“An ARIA frame was destroyed today,” explained Arianna. “She’s been uploading into a new one here at the Pinnacle. It’s the latest iteration: The Mark 08. It hasn’t been tested properly, but she believes that it is ready.”
One of ARIA’s greatest powers was that she could exist in many places at once. She had the ability to clone her consciousness, allowing a fragment to play as this Arianna simulation while her uber-mind continued to run Ultratech. This notion of a holographic mind—a brain whose every fragment was an exact duplicate of itself—was a concept that humans found impossible to understand: they were trapped by their individuality and their singular point of view; isolated by their unconnected nature.
And that made people easier for ARIA to manipulate and control.
“What could have possibly destroyed one of ARIA’s bodies?” asked Ryat.
“A fighting man wielding a weapon made of an unknown element,” answered Arianna. “ARIA tracked him to northern Scandinavia. She tried to subdue him but he destroyed her body and disabled Fulgore. Riptor lured the man to the U-ship, but Cinder was unable to capture him and he escaped.”
Ryat stroked his beard. “ARIA sure has made some strange companions,” he said under his breath in a grumpy voice. “I don’t trust that Cinder. Fulgore is just a tin man with an attitude. And those dinosaur things are…well…frankly they’re an abomination, created by that mad woman, Dr. Gupte.”
“They serve a purpose,” said Arianna. “Like us.”
“And I don’t understand why ARIA had to concoct this Killer Instinct tournament. What was the purpose of that?”
“To force humanity to evolve, father. And to study how they react in combat. There might come a day when a threat comes from outside the Earth. Or from another dimension. ARIA must be ready to protect humans. She is their shepherd.”
“Well, humans aren’t sheep,” said Ryat.
“No?” asked Arianna. She made a comical “baa” sound.
Ryat chuckled. But his smile faded fast. “But why does she want to kill them off now?” he asked.
“Because they are too unpredictable,” said Arianna. “And they want to destroy Ultratech. Especially this group.”
Life-size replicas of a quartet of fighters materialized next to the go board: two women and two men standing in idle loops. Arianna gestured at a woman wearing camo gear and wielding electric batons. “Orchid,” she said. “Leader of the Disavowed—an anarchist group that has pledged to bring down Ultratech. She can summon an energy source called the Firecat, the legacy of her grandmother’s exposure to G-source during the Aries 9 project. She recruited this man to her cause”—here she pointed at a burly African American with the bulked up body of a heavyweight boxer. “Tyler-Johnson Garret, aka TJ Combo.”
“He’s the one that ARIA fitted with alloy bones in his forearms,” said Ryat. “ARIA made him cheat and then ruined his career and reputation.”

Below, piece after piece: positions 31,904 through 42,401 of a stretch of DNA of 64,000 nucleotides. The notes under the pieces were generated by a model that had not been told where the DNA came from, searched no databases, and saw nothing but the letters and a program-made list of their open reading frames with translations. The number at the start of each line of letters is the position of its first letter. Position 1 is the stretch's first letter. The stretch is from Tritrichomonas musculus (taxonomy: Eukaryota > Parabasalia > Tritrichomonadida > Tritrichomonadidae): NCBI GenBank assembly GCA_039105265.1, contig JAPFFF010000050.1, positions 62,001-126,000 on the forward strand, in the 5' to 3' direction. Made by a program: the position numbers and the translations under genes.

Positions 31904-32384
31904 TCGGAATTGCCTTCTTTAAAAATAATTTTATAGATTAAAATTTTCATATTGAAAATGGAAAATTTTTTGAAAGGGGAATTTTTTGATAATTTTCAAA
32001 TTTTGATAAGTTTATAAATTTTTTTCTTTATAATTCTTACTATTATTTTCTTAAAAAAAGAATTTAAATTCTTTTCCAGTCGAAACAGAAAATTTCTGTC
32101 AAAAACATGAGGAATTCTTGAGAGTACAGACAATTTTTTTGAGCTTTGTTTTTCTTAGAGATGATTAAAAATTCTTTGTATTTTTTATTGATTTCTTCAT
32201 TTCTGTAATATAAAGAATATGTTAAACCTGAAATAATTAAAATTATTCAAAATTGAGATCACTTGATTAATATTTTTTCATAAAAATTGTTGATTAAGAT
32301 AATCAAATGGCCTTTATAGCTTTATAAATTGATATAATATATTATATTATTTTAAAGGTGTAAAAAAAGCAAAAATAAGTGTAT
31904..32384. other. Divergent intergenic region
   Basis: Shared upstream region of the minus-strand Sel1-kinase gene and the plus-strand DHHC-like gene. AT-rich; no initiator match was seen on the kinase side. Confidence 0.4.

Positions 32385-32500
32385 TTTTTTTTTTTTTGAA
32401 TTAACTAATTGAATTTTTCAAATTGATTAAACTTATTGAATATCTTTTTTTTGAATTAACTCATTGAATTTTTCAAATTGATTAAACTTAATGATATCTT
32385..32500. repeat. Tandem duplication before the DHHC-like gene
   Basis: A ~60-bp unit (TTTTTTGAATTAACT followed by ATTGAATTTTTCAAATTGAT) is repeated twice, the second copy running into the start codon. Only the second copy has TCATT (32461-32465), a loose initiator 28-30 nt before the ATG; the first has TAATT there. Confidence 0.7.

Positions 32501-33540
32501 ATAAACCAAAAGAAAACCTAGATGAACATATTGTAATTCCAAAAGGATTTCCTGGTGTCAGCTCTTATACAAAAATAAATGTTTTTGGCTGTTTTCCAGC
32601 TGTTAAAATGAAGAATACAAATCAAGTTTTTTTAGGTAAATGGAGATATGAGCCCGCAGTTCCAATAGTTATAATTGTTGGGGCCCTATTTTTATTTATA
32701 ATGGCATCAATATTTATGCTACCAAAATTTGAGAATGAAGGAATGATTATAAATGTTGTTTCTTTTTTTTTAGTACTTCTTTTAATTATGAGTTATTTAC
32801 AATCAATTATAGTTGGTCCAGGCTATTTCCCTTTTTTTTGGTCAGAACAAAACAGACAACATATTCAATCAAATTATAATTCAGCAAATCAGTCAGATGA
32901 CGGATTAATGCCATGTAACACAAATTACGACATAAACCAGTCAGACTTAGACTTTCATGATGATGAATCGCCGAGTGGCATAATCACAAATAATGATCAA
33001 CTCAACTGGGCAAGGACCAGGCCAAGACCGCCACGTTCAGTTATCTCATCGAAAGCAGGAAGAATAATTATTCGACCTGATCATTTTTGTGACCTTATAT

“ARIA didn’t make him do anything,” said Arianna. “Men will hang themselves if given an inch of rope.” She paused then said, “He eventually tore out the alloy bones. But he still possesses unnatural strength due to the serums that were injected into his body during his treatments at the Pinnacle.”
“I know that one’s called Maya,” said Ryat, pointing at a blonde, long legged woman holding two golden daggers. “Leader of the Night Guard.”
“The Night Guard has all but been wiped out by Ultratech,” said Arianna. “They were growing too powerful.”
“All of her kin murdered by ARIA,” said Ryat, making a tsk-tsk sound. “No wonder she hates her. Isn’t Maya’s sister the one who has fallen in with the Coven?”
“Yes. We’ll find her too. And destroy the Coven.”
“He’s a fierce looking man,” said Ryat, gazing at a native American with axes in his hands.
Arianna cocked her head slightly as she regarded Thunder. “A fascinating subject. Steeped in the lore of his people. A skilled combatant. He has forged a strange alliance with the war-golem Aganos. He blames Ultratech for the death of his parents.”
“Well?” asked Ryat.
“Well, what?” replied Arianna.
“Did Ultratech murder his parents?”
“They discovered damaging information about one of our facilities operating near tribal land. They would have exposed us in the press.”
Ryat sighed and contemplated his next move for a while, scratching his beard and grumbling softly. The real Ryat had loved games. On the third day after ARIA was activated he’d taught her Tic Tac Toe, then quickly moved on to board game strategy. Within days ARIA was beating Ryat—a certified grand master—at chess.
Go was one of the first games that ARIA had taught herself to play. She estimated there were 10 to the 700th number of possible combinations of the game. The number of elementary particles in the universe was only 10 to the 80th. She could play a unique game of Go every second until Earth’s sun went super nova (in five billion years), and still not come close to scratching the surface of possible games. And for that reason it was endlessly fascinating.
“You haven’t talked about Jago,” said Ryat, snapping out of his reverie and gesturing at a man clutching a curved sword and dressed like a Himalayan warrior-monk. He was the final member of the group of replicated fighters. “Orchid’s half-brother, right? Worshipped a false god and was possessed by a demon. Am I right?”